Death Row Dog Adopted by Nursing Home

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An Ohio dog has received the gift of a new home for the holidays – and not a day too soon.

Alfie is the newest resident at Victoria House Assisted Living in Austintown. She’s learning the ropes in her new role as a four-legged therapist, spending her days walking the halls and visiting with residents.

“We’re so excited,” said Victoria House resident Mary Bagin. “She’s getting more attention than I think she’s had her whole life. Everybody just loves her.”

Alfie is the first dog in a pilot program with Close to Home Animal Rescue, bringing dogs to live in nursing homes.

“There are a lot of facilities that do pet therapy where they come in for visits and we thought it would be just a little bit more special to have a live in, four-legged resident,” said Susan Greco, Activities Director at Victoria House.

Six weeks ago Alfie was rescued from a pound where officials say she likely would’ve been put down. Close To Home fostered Alfie, vetted her, and found her a forever home at Victoria House.

“Just in time for Christmas. She’s home for the holidays!” Greco said.

10 thoughts on “Death Row Dog Adopted by Nursing Home”

  1. greetings from australia what a wonderful thing to do both for dog and patients! god bless you i wish everyone a happy christmas!

  2. NOw if we all tell someone about these proven positive effects of having a live-in therapy animal, think how much we can actually shift the paradigm into universal acceptance of this program, and to a greater than property attitude towards our companion animals in particular.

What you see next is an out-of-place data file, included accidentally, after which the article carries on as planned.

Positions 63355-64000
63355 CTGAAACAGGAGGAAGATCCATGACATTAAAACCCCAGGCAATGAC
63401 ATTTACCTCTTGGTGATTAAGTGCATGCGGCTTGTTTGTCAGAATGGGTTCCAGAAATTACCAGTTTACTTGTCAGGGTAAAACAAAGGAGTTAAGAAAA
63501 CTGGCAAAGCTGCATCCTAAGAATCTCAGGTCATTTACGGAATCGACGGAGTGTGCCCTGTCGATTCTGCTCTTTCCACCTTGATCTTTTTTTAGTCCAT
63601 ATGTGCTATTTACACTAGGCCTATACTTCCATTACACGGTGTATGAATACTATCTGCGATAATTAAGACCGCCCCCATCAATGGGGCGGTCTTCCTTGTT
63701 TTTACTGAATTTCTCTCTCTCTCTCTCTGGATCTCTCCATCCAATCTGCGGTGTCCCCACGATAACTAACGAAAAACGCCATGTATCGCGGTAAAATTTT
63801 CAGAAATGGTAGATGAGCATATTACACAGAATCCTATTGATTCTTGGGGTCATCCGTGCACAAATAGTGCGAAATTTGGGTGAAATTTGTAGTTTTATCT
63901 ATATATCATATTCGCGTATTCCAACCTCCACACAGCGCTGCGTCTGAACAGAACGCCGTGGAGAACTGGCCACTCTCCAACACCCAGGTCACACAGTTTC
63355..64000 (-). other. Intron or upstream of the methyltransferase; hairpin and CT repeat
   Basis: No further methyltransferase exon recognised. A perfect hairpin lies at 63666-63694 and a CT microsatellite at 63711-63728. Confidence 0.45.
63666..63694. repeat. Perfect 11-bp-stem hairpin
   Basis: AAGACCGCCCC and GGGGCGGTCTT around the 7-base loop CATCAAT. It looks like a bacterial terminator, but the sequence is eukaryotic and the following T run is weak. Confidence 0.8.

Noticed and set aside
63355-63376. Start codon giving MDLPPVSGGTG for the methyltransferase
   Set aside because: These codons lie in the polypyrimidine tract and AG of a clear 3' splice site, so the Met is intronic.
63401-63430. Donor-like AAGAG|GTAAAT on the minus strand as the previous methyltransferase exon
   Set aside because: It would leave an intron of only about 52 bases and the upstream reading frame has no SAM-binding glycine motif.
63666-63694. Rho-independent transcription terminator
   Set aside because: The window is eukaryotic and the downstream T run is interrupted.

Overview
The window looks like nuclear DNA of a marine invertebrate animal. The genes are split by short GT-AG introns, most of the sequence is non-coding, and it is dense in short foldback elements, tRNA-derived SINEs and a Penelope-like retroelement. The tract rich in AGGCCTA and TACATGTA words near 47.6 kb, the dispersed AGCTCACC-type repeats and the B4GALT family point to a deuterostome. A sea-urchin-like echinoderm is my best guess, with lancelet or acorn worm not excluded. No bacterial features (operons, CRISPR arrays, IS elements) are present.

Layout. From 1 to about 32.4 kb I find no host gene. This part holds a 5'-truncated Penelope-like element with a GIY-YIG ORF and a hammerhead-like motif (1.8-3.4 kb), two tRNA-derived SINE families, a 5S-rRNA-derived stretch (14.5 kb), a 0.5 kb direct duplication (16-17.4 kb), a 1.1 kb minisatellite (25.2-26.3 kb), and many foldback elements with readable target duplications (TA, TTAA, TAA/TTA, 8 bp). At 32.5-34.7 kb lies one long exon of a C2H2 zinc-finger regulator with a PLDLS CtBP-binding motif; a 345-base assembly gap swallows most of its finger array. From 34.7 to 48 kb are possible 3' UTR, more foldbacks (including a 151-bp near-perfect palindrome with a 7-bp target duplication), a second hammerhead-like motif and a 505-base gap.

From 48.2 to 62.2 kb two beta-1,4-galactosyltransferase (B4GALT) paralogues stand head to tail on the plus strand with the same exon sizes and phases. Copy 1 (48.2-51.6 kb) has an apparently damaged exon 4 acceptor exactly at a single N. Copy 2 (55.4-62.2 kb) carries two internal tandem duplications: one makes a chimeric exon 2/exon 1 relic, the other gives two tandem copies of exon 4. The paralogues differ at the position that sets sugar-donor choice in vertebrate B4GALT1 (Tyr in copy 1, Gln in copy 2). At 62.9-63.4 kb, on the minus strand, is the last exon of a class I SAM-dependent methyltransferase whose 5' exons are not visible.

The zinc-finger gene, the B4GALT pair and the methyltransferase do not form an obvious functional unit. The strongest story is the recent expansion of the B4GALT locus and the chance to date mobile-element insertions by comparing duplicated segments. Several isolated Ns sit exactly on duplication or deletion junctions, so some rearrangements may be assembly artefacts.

3. Dogs can sense when a person is sad, sick or just in need of a companion. How great for those that may have no. Nothing like a wet dogs nose to make you feel better.

  4. there is big difference in someone bringing their dog to the nursing home they work at and having a communal dog living at the nursing home….in my experience communal animals tend to have haphazard feeding, no-one responsible for exercise and subject to very variable treatment as not every resident or staff member likes animals and they can be very unkind.You usually get a couple of people who will take responsibility for the animal and when those people leave the animal gets neglected – not to mention dogs, who tend to bond to individuals, getting separated from those people when they move on.Great idea in theory, not so great in practice.


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